• 5 Years Ago
      I read a little about recycling lithium here:

      http://www.technologyreview.com/energy/23215/page2/

      It looks like the truly valuable stuff is the cobalt, and other materials. Those can be recovered and recycled as well.

      Not bad.
      So you can make money recycling it, but not much.
      Maybe on a larger scale things will change though. At this point we're not recycling a hell of a lot of lithium batteries.
      • 5 Years Ago
      apparently you haven't heard that hybrid makers already recycle their own batteries?
        • 5 Years Ago
        Yup, good point. What's more, a NiMH pack in Priuses seems to last well into the 100K miles mark (with obviously a few exceptions here and there). That means that one battery pack lasts somewhere between 8-10 YEARS, therefore the initial environmental cost gets amortized over that time period.

        You know what's great about all of this? That recycling that John's talking about that is more expensive than mining? It still produces useful metals -- depleted lithium, for instance, is still a usable, valuable metal. It's harmful for the environment, yes, but it's not a recurring thing (such as combustion in a car engine).
      • 5 Years Ago
      Good point. I don't think EVs are the way to go. Hydrogen makes more sense in the long run IMO.
        • 5 Years Ago
        I meant Hydrogen ICEs. Fuel cells are too expensive and complex.

        Unless we develope a long distance travelling infrastructure (high speed trains?), we should not waste any time on an EV infrastructure. Pure EVs so far are obselete with thier limited ranges. And while technology improves, and the range problems that plague EVs may be fixed, you still have the inconvenience of having to wait for the vehicle to charge up.

        Now the Chevy Volt has has the right idea executed in the wrong way. You could have an engine take over after the battery dries up, but that extra powerplant tacks on thousands of dollars to the vehicle.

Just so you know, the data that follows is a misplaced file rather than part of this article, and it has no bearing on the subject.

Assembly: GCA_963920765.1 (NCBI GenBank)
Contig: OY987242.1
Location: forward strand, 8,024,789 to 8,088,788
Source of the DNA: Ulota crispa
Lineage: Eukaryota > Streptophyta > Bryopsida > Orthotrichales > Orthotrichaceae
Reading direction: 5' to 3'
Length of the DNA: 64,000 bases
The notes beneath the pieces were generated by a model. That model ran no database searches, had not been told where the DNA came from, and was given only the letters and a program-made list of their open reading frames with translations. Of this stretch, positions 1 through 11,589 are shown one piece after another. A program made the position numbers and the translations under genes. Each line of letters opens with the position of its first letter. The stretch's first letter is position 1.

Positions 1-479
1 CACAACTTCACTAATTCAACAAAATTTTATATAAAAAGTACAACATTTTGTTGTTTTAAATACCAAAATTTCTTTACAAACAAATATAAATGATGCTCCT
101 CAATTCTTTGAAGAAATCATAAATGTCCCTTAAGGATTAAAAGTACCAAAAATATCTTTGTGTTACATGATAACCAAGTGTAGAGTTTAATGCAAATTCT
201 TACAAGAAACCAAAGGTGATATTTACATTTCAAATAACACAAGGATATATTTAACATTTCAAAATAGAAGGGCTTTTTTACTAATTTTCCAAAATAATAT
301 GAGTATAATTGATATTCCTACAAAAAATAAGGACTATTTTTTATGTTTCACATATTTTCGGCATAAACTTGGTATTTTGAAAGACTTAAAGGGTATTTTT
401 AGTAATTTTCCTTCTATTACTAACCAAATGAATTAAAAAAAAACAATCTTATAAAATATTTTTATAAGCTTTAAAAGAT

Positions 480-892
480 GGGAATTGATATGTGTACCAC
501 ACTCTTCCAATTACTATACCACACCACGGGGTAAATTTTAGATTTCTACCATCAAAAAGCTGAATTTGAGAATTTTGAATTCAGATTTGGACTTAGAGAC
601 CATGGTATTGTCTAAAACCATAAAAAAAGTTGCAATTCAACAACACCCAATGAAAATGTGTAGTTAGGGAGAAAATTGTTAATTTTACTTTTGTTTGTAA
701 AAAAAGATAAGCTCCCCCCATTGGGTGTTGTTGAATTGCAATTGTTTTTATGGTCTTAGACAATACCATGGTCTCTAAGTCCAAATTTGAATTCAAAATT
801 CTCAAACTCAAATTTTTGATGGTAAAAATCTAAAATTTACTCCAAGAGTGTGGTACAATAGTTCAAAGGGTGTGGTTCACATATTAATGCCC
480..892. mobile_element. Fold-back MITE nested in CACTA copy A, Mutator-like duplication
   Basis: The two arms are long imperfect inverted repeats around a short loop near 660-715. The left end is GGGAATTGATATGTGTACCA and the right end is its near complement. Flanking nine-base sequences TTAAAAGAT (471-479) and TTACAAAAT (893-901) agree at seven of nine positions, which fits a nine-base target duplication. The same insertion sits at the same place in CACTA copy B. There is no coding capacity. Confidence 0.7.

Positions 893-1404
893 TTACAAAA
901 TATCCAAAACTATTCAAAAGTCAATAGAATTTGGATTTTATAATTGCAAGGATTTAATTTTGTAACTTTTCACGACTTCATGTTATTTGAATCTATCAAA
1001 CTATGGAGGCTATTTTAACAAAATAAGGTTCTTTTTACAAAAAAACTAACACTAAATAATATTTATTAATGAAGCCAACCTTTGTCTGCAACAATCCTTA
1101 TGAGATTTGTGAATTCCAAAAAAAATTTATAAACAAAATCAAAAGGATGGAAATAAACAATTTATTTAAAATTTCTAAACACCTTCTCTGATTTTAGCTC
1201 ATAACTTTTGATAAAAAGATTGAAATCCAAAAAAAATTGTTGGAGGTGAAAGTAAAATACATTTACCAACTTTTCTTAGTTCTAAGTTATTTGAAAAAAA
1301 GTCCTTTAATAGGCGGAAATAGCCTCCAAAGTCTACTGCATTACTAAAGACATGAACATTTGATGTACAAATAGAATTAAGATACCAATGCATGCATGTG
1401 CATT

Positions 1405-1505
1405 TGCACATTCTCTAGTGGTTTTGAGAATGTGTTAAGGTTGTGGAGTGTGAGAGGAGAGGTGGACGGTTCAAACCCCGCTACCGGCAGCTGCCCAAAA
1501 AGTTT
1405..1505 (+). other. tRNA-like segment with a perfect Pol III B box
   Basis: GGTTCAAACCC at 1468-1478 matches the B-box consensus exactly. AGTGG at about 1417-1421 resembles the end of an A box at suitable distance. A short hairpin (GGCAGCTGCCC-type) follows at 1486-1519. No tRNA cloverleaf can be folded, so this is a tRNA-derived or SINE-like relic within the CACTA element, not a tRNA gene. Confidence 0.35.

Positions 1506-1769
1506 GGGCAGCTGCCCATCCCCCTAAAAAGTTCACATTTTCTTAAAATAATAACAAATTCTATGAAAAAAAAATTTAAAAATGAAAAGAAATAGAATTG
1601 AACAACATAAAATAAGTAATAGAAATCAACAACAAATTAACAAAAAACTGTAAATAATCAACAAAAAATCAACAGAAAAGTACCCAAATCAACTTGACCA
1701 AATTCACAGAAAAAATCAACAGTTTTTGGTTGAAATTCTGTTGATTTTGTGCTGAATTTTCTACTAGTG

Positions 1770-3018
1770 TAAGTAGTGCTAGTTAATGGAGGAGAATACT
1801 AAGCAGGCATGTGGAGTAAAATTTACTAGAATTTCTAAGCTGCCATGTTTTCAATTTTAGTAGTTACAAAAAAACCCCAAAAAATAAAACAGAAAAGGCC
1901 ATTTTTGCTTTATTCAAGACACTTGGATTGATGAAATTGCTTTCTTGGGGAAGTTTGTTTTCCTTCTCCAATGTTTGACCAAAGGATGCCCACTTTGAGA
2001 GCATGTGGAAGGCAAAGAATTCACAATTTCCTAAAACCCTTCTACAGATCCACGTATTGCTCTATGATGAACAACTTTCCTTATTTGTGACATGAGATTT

Im not even going in to fuel cells because thats a bad idea in the first place. The Hydrogen ICE should cost no more than the conventional gasoline ICE although it would need a few changes to handle a completely new substance.

        Hydrogen is the way to go because it's virtually limitless (the total universese is 99% Hydrogen) and if it is given the public cheap, no one will have to worry about the cost of the fuel that gave us the idea of the modern EV in the first place.
        • 5 Years Ago
        Just pointing out that Hydrogen is limitless unlike oil.

        No im not Tankdog and Im leaving here before I risk becoming the new Sea Urchin...
        • 5 Years Ago
        @Tdogg:

        Are you talking about running conventional ICEs with Hydrogen like BMW can do, or using hydrogen-fuelled fuel cells to generate electricity for electric cars?

        Either way, we still need to create the infrastructure for average car owners to be able to refill their car with hydrogen, or electricity, or whatever. The only refill infrastructure we currently have is for liquids like gasoline, diesel, ethanol, etc.

        I don't mind if my future car uses electric motors for propulsion or an ICE and a transmission. The critical question is how do I recharge it when it runs out of its power source.

        We're at a serious chicken and egg crossroads here.
        • 5 Years Ago
        I think one of largest issues regarding the average consumer's perception of the EV is how the hybrid and current EVs have been marketed.

        Start with the standard gas-powered vehicles first --- most innovations have come to market in the most expensive vehicles in an automaker's lineup. And once the company has perfected their newest tech, they usually find ways to include it "down" the lineup --- over time --- as more consumers get used to their new tech gadget or system.

        With hybrids, the industry has, for the most part, tried to sell this new tech wizardry to consumers purchasing vehicles on the lower end of their lineup. Tough sell, he!! yeah. Initially, hybrid tech was indeed sold as way to boost power over their highest level ICE powertrain. And that didn't work so much and that only one automaker was really interested in doing it at the time. Now that every major global automaker has re-thought their position on hybrid & EV tech, the average consumer only sees it as a way to boost the economic factor of driving and not valuable tech that they'd be willing to buy a really expensive car for.